Many people with respiratory conditions dread the arrival of the colder months, as for some it can mean the beginning of worsening symptoms or flare ups. There are a number of reasons why respiratory conditions can get worse over winter.
Fortunately, there are things you can do now, to help yourself stay well this winter.
Ensure your condition is well-controlled
Poorly-controlled respiratory conditions will only get worse over winter, if you are exposed to winter illnesses and cold, damp or polluted indoor air. You can take steps to get your condition under control now, so when winter hits you are better prepared. If you are unsure if your asthma is well-controlled, take the asthma control test.
Before winter, have a check-up with your healthcare practitioner. Tell them about your symptoms and how regularly you are using your reliever inhalers. Ask them to check your inhaler technique, and to update your asthma or COPD action plan. If you don’t have an action plan, ask them to complete one for you, so you have the information you need to better manage your condition. Action plans are free to download or print from this website.
Almost all people with asthma, with the exception of some children, will be prescribed a preventer inhaler (a medication that treats inflammation in the airways, the underlying cause of asthma); If you have be told that you should use it every day, try not to miss a day. Often people may be tempted to stop this medication if they feel well, but this can cause your condition to get worse.
Check your inhaler technique. Studies have shown that up to 80% of people don’t know how to use their inhaler properly. Without a good inhaler technique, you will not receive the correct dose of medication into your lungs. Check with your healthcare practitioner, or watch one of these videos from the National Asthma Council Australia to learn the best way to use your inhaler.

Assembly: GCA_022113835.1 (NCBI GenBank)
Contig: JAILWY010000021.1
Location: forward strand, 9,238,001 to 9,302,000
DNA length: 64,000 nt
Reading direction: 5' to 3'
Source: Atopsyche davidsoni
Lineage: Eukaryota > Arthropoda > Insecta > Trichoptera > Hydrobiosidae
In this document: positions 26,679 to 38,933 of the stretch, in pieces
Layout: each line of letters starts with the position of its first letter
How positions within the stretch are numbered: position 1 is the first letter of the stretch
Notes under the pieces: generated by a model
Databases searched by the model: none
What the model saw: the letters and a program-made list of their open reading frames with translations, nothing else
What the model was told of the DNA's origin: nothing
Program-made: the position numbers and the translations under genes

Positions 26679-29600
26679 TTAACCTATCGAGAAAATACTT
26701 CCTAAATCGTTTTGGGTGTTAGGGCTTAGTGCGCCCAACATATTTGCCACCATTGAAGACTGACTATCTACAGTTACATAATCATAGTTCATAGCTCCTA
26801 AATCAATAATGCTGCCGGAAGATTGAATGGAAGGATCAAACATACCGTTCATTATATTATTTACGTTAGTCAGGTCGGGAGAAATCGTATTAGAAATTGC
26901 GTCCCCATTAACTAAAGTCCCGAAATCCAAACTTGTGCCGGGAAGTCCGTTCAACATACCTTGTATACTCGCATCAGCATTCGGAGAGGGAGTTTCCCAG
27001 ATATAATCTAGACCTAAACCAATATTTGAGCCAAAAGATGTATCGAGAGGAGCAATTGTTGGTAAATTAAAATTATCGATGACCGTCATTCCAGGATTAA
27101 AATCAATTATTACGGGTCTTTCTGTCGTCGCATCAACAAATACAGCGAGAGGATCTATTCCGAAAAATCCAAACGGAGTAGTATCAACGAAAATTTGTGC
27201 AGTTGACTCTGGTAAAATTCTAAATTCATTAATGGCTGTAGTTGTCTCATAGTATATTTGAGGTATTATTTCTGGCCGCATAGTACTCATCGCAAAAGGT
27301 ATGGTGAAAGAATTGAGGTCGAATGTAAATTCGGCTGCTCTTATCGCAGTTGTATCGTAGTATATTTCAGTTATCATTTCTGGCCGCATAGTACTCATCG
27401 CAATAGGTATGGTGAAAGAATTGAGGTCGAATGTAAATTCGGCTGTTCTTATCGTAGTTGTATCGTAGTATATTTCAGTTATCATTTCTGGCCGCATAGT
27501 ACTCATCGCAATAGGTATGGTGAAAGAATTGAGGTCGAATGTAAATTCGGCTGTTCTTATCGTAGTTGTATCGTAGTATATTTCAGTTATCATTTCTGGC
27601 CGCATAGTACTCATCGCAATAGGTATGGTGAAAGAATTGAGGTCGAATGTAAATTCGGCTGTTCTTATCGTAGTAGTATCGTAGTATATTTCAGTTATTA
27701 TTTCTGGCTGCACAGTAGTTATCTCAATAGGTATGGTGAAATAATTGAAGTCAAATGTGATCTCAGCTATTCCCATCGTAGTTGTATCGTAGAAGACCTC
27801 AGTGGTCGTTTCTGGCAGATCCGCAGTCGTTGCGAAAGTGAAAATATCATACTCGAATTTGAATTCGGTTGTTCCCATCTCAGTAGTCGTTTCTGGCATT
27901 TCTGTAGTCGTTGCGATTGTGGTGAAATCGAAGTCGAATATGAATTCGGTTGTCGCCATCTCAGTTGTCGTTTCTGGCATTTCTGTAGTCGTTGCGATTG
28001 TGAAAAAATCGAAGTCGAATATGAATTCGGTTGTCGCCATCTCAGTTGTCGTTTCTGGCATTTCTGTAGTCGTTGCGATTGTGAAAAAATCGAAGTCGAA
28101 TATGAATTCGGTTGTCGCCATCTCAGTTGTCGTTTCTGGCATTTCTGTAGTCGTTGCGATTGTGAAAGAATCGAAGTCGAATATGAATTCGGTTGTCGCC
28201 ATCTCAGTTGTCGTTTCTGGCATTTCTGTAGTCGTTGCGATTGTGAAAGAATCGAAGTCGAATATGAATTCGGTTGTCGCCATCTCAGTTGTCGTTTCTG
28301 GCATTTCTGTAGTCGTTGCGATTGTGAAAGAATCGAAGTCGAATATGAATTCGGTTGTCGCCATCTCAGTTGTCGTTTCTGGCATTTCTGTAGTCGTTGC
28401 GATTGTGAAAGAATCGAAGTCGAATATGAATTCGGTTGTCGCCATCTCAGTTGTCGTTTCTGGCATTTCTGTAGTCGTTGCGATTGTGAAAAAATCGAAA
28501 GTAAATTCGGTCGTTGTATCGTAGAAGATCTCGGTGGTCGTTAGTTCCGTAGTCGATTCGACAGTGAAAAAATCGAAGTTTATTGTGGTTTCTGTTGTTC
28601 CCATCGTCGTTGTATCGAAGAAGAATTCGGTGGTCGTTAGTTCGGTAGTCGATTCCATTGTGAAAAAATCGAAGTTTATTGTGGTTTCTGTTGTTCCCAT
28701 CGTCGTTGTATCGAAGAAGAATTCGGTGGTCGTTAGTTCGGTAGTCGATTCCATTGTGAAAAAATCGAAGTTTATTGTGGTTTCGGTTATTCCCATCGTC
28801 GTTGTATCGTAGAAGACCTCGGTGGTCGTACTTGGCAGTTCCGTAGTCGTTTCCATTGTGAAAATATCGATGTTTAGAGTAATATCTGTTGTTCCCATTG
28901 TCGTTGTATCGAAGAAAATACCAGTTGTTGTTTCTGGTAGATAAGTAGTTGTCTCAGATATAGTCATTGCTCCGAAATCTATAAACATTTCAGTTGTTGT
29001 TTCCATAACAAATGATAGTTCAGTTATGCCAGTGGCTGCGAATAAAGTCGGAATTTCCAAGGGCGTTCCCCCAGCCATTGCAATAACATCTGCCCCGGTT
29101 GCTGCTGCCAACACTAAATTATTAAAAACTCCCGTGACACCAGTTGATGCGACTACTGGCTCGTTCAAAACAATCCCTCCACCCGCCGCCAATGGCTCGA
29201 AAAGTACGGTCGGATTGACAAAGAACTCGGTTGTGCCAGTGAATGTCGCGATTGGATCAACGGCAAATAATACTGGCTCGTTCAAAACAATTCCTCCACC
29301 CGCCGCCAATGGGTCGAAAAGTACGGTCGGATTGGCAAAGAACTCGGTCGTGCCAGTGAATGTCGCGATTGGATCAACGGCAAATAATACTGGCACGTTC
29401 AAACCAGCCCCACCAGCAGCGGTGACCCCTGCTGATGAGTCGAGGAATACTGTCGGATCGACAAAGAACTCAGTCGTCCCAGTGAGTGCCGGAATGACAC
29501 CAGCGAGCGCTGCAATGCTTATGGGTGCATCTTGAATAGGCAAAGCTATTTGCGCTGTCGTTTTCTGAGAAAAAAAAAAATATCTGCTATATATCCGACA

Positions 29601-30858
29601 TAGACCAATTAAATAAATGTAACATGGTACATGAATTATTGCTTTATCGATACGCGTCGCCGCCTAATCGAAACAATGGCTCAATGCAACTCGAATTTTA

Use a spacer when using a metered dose (“puffer”) inhaler. Spacers help to deliver more medicine directly into the lungs (rather than the mouth and throat). They can improve the effectiveness of inhalers by up to 50%, and are available free of charge from your healthcare practice or local asthma society.
Use an action plan. Action plans are written or digital plans completed by your healthcare practitioner with clear advice on how to manage your condition, and what to do if your symptoms start to get worse. You can save these plans to your phone or device, so it’s always with you, email it to others or keep a version at home, work or school. There are Asthma Action Plans and COPD Action Plans available for free here.
Keep up to date with vaccinations
Avoid the flu and COVID-19, by keeping up to date with vaccinations and boosters. Flu vaccinations are free for people with long-term respiratory conditions, those with asthma using a preventer inhaler, people over 65 years of age, all children aged six months to 12 years, and Māori and Pacific peoples aged 55 to 64 years. Find out more about flu vaccines here and the COVID-19 boosters here.
Keep flattening that curve
Another important way to keep yourself well this winter is to continue with all the common sense ‘flattening the curve’ precautions we followed to reduce the spread of COVID-19. These precautions will help you avoid any type of virus. They include regularly washing your hands, coughing and sneezing into your elbow, wearing masks on public transport or in crowded public spaces and staying home when you are unwell.
Improve the health of your home
Warm, dry, well-ventilated homes are essential to good respiratory health, and this is especially true over winter. There are some cost-effective, practical things you can do to improve the health of your home. There are also a number of community-based services that can provide funding for insulation and heating installation. If you are a renter, Consumer NZ has some good advice on your right to a healthy home and things you can do.
Our top tips are:
Other useful links to Healthy Home services:
Te Whatu Ora Healthy Homes Initiative (scroll down for providers)
Community Energy Action Trust (Canterbury/West Coast)